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Pompeo: China's Mistreatment of Muslim Minority Is ‘Stain of the Century’ 

U.S. Secretary of State Mike Pompeo speaks at the Ministerial to Advance Religious Freedom, July 18, 2019, at the U.S. State Department in Washington.

U.S. Secretary of State Mike Pompeo said Thursday that China's mistreatment of its Uighur Muslim minority had created one of the most significant human rights crises in contemporary world history.

Speaking at a conference on religious freedom in Washington, Pompeo said, "China is home to one of the worst human rights crises of our time" and that "it is truly the stain of the century."

The nation's top diplomat also accused Chinese government officials of intimidating countries to keep them from attending the conference and said the U.S. had "taken note" of the countries that succumbed to China. While not naming them, Pompeo urged the countries to "find the courage" to stand up to China.

Pompeo said earlier this week that representatives of more than 100 countries would attend the three-day conference that ends Thursday, but a State Department spokesman could not confirm the number.

"We know the Chinese government called countries specifically to discourage participation," the spokesman said, but "we cannot prove the exact number they successfully impacted."

FILE - Uighurs and their supporters protest in front of the Permanent Mission of China to the United Nations in New York, March 15, 2018.
FILE - Uighurs and their supporters protest in front of the Permanent Mission of China to the United Nations in New York, March 15, 2018.

The Chinese government has dismissed accusations it violated rights to religious freedom. Foreign Ministry spokesman Lu Kang said at a Beijing news briefing Thursday that "this situation of so-called religious persecution does not exist."

Lu also said China "demand[s] that the United States correctly view China's religious policies and the status of religious freedom in China, and stop using the issue of religion to interfere in other countries' affairs."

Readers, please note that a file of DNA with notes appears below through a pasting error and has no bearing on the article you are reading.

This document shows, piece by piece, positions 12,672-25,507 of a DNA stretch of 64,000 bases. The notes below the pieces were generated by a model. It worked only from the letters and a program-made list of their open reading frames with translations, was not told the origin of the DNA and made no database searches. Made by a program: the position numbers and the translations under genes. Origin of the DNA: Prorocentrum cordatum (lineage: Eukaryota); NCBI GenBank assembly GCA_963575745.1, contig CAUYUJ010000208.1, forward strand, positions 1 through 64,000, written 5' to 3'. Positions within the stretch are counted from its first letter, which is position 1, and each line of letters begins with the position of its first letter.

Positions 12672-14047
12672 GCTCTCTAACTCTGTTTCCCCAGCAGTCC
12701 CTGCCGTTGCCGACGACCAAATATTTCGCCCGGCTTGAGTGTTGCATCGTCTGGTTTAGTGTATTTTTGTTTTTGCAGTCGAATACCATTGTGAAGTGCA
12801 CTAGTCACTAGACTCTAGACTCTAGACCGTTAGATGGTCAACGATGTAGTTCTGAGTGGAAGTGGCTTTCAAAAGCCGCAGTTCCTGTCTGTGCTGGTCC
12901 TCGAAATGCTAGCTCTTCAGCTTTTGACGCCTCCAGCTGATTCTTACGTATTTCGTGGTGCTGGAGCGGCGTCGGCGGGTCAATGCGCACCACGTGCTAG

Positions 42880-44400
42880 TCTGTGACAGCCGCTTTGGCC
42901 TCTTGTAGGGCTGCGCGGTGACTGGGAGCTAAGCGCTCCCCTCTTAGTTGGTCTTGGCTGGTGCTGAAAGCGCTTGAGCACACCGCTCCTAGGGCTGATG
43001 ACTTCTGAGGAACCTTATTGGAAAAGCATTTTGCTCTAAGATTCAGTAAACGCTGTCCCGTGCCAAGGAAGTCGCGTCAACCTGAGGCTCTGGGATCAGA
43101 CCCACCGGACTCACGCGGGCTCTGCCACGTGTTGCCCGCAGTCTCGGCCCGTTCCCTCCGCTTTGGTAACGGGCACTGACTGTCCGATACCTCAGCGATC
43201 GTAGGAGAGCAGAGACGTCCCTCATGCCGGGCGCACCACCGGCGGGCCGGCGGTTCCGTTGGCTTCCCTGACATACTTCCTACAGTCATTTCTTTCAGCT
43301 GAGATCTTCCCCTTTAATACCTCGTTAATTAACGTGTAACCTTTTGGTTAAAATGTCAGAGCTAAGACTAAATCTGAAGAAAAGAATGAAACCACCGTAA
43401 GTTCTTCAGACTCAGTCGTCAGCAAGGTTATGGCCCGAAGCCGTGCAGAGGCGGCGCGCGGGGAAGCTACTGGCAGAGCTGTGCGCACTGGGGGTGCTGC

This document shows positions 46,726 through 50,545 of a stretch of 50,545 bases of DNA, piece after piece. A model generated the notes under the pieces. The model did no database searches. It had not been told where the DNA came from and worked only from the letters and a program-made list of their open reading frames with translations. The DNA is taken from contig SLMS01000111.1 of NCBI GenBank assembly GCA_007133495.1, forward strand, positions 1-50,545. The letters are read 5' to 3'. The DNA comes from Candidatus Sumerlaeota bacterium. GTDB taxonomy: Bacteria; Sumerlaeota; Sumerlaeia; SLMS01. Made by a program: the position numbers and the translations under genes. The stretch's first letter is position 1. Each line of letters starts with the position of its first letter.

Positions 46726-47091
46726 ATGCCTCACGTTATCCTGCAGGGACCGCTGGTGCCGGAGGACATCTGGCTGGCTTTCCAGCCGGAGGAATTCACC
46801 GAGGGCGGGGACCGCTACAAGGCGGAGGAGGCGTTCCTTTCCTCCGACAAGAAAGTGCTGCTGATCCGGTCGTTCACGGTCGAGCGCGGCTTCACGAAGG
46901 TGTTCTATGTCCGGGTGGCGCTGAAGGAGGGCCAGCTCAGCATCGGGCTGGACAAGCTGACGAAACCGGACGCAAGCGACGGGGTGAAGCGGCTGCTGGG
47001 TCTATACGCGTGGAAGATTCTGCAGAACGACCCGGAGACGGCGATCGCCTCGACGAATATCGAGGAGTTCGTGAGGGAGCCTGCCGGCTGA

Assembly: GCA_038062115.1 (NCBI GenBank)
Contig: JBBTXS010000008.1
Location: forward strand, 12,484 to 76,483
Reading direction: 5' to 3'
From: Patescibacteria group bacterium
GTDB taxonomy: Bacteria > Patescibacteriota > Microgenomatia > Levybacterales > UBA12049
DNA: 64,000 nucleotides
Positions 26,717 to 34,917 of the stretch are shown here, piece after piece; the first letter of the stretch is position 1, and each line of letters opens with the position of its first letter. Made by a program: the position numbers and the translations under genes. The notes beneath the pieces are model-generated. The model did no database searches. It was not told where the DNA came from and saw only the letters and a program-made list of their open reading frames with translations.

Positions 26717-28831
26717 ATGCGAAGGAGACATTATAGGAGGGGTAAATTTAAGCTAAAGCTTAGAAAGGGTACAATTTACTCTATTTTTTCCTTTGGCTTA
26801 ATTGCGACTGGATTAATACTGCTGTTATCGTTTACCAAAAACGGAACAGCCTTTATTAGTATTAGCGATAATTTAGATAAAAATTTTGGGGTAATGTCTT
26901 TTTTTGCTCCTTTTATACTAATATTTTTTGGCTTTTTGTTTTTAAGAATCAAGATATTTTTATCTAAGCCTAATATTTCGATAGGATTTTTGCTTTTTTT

U.N. experts and activists contend China has placed at least 1 million ethnic Uighurs in detention centers. Nearly two dozen countries on the U.N. Human Rights Council earlier this month called on China to stop its persecution of Uighurs in the country's western Xinjiang region.

The U.S. has been considering sanctions against Chinese officials over their policies in Xinjiang but has yet to impose them amid Chinese threats of retaliation.

U.S.-China relations are already tense because of a trade war between the world powers.

Pence offers solidarity

Vice President Mike Pence also addressed the conference, telling attendees that U.S. trade talks with China would not influence America's commitment to religious freedom in the East Asian country.

"Whatever comes of our negotiations with Beijing, you can be assured that the American people will stand in solidarity with people of all faiths in the People's Republic of China," he said.

Pence, offering rare criticism of U.S. ally Saudi Arabia, also called on the kingdom to release jailed blogger Raif Badawi, who was sentenced to 10 years in prison for insulting Islam.

Pence also demanded the release of detained religious dissidents in Eritrea, Mauritania and Pakistan and vowed the U.S. would press for religious freedom in North Korea amid efforts to denuclearize the country.